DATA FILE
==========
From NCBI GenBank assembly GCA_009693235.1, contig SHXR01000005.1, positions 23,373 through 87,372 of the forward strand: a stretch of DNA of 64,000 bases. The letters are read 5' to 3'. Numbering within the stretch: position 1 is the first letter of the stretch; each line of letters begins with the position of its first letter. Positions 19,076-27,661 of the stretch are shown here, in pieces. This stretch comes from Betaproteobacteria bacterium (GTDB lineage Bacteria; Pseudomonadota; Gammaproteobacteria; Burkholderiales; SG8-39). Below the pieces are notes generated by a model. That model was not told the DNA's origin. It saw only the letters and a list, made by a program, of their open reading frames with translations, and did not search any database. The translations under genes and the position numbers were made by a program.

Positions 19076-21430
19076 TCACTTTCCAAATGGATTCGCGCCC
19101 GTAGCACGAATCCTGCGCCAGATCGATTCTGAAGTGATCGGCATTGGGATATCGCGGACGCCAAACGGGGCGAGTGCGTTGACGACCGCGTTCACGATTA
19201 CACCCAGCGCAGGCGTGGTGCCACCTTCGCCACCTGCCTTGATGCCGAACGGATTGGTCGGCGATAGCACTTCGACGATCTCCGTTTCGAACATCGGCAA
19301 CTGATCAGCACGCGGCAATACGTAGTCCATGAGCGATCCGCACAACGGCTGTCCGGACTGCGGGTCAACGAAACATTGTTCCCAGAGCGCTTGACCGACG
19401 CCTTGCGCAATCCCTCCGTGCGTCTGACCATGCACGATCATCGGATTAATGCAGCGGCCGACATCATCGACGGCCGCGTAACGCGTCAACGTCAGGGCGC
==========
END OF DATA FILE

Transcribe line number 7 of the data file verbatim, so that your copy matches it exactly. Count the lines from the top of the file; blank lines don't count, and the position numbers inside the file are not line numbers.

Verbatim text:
19401 CCTTGCGCAATCCCTCCGTGCGTCTGACCATGCACGATCATCGGATTAATGCAGCGGCCGACATCATCGACGGCCGCGTAACGCGTCAACGTCAGGGCGC